May 9th, 2022

The Survivor: Ben Foster stars in this newly released film. It is the story of Auschwitz survivor Harry Haft, who boxed his way while in the concentration camp to stay alive. He later after the war was a boxer professionally with modest success, but he did fight the great, undefeated Rocky Marciano. 43 of Marciano’s 49 fights were won by Knock Out. Harry was not that good. But this really isn’t a boxing movie. It is a movie about Harry surviving, through any means necessary. Then dealing with the aftermath in his life, and during, of the choices that he has made. Early in the film, quite by chance a German officer notes Harry fighting abilties and then decides that he can protect him, and make money off of him with betting on fights against other Jewish inmates. These bare fisted matches lasted until one pugilist went down and couldn’t continue. Harry wins, in fights where the loser is shot on this spot. Terrifying and incredible. Harry has to deal with this pressure, but also the scorn of his own people. They resent the fact that he fought and defeated men who were then executed. He became the executioner of sorts to these people. Little are they thinking that he is simply trying to survive in horrendous circumstances. Meanwhile, in his personal life, he was separated from his girlfriend during the war and he had no idea if she was living or dead. Memories of her, and getting back to her, were a driving force in his will to survive. Later after the war, he meets up with a woman while looking for any work possible. But his memories and thoughts of this girlfriend still linger. He suffers from PTSD, with vivid images of atrocities in which he saw first hand. But he seems to move on with his life, a marriage with kids and a boxing match that made a name for himself. Stories like these are fascinating to watch, because they are a glimpse into a horrific past. Tremendous empathy is created for a man who had impossible choices to make, with guilt that would shatter lesser men. He has a loving wife, played by Vicky Krieps (also in Phantom Thread) who loves and supports him but sees the pain that he has endured. She also suffers. This isn’t a feel good movie, but it one to experience. No Holocaust-related movie will be uplifting and joyful since the subject matter and timing is so terrifying. However, survivors and their stories should be told. In this tale, people around Harry would tell him NOT to speak of his history, bacause “no one is interested in that”. Perhaps they felt that it would bring shame to Harry or make people look upon him as that executioner. I am glad that he decided to share with a local newspaper man. Because of this he was able to bring his life around full circle addressing some of the hurt that he experienced. Ben Foster does an excellent job of bringing this bloody tale to light. His eyes say so much as Harry struggles, but there is a fierceness too. A rage that he can channel which allows him to carry out what needs to be done. Well worth watching.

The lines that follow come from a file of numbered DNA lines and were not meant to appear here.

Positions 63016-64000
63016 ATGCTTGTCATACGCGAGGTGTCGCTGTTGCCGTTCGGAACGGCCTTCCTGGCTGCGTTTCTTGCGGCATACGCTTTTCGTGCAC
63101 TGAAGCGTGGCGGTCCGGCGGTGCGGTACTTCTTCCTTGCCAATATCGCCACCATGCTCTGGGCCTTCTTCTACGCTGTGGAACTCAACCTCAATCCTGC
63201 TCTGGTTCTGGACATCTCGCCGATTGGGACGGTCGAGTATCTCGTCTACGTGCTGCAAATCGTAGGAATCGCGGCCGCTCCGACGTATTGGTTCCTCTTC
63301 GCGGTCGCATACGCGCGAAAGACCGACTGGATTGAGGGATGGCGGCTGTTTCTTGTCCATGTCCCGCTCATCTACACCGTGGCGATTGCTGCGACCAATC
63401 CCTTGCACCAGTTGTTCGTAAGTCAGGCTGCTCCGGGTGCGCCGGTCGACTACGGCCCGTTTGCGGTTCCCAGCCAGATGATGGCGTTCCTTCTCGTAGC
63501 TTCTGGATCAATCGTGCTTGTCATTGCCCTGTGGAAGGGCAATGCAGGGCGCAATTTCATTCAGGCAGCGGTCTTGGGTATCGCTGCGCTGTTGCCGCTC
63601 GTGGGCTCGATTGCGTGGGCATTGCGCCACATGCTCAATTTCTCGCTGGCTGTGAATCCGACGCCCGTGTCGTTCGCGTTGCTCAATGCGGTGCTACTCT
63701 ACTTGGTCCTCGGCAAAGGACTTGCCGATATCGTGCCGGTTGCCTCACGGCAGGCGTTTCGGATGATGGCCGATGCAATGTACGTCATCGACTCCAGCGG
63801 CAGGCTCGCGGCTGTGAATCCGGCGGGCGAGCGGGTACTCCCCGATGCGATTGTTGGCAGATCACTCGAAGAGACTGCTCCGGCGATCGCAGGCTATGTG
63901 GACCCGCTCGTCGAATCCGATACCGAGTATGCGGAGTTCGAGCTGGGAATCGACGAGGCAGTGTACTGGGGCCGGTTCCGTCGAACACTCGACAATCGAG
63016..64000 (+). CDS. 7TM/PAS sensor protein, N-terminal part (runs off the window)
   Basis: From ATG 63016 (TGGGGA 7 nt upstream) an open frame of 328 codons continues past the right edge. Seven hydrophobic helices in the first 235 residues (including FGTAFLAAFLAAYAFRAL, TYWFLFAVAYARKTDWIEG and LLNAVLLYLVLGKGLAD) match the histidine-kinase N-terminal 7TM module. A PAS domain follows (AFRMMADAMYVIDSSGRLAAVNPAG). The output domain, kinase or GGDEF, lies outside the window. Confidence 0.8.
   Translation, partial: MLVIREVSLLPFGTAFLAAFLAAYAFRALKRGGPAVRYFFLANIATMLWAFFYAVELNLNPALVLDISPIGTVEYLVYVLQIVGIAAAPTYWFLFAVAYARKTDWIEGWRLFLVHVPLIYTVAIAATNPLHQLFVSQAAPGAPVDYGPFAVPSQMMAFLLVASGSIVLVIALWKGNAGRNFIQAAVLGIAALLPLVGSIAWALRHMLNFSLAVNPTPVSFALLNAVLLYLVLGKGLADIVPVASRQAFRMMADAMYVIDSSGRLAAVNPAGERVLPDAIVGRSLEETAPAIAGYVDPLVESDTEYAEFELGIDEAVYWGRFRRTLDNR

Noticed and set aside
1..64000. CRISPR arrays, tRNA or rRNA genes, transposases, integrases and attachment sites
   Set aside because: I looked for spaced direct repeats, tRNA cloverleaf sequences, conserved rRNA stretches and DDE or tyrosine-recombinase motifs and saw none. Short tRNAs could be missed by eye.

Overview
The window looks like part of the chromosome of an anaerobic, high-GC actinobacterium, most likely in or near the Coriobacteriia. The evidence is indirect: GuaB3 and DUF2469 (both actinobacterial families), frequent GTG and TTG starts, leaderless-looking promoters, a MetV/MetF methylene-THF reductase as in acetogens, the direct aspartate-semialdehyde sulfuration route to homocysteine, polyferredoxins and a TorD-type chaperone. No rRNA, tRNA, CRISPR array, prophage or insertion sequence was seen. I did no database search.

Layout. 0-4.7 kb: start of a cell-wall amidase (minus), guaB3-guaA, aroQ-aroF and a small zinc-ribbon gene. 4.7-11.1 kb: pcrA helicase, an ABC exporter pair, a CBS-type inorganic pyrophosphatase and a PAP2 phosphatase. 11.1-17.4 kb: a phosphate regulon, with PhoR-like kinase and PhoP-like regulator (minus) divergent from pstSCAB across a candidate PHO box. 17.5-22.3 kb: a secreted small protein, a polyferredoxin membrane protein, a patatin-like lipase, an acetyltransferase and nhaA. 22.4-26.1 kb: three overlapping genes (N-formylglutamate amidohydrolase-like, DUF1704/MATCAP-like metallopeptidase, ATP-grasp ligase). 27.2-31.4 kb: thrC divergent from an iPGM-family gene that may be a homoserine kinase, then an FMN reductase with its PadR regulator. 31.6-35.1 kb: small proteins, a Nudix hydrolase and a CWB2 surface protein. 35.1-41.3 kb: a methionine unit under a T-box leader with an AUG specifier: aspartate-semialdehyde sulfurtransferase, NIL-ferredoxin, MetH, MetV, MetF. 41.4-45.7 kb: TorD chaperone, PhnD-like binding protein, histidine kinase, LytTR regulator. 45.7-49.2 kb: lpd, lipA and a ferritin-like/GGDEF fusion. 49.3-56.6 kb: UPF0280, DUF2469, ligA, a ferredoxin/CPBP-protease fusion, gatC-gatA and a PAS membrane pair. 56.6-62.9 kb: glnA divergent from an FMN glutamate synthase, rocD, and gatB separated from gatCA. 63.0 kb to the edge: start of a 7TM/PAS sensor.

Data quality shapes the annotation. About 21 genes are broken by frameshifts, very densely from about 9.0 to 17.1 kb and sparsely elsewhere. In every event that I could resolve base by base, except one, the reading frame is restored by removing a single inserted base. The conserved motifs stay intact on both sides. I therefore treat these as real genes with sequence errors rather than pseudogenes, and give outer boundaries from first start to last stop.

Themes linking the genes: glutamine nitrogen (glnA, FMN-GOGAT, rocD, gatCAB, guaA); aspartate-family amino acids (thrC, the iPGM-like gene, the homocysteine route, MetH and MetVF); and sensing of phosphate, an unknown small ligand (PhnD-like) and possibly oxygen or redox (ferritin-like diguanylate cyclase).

Gaslit: I watched a couple more episodes of Gaslit last night. The Julia Roberts character was locked into her hotel room, and not allowed out for a period of time against her will. The Watergate perpetrators are shown to be the ragtag, poorly organized lot that many suspected that they were. John Dean continues to take hits as this somewhat dazed and confused young lawyer who despite seeing the challenges in what he is asked to do, seems to set out to do them anyway. Yet fate can step in for this series and keep his hands relatively clean for a guy who comes across as more than a little scattered. It is not a look which matches my previous ideas of the eventual Legal Counsel to the President. It is interesting theatre. More to come.

Julia: Continues to be fun as Julia becomes more famous and her shows are helping to support the entire PBS enterprise in Boston. Sarah Lancashire channel Julia Child well verbally, but she is prettier than the Julia who was on TV. I can’t help but seeing a little bit of John Lithgow from The World According to Garp in her.

John Lithgow in The World According to Garp
Sarah Lancashire as Julia Child

What amazes me about Julia is her energy, and all the projects that she has going on at once. She isn’t a spring chicken when her fame took off. She was writing cook books, doing her show and managing her own house. This series is a good insight into her life as the TV personna began to take off.

2 thoughts on “May 9th, 2022

  1. I would argue that JoJo Rabbit is a film about a young boy in Germany during the War, and not a Holocaust movie. The people in his town were being hanged in the streets. They were not being sent to the gas chambers. I loved that film and thought that it was brilliant and funny. A definite film to see for a difficult time and subject. Some could say that Life Is Beautiful was uplifting and cheerful as the father tries to make the son laugh, but once again it is more sad.

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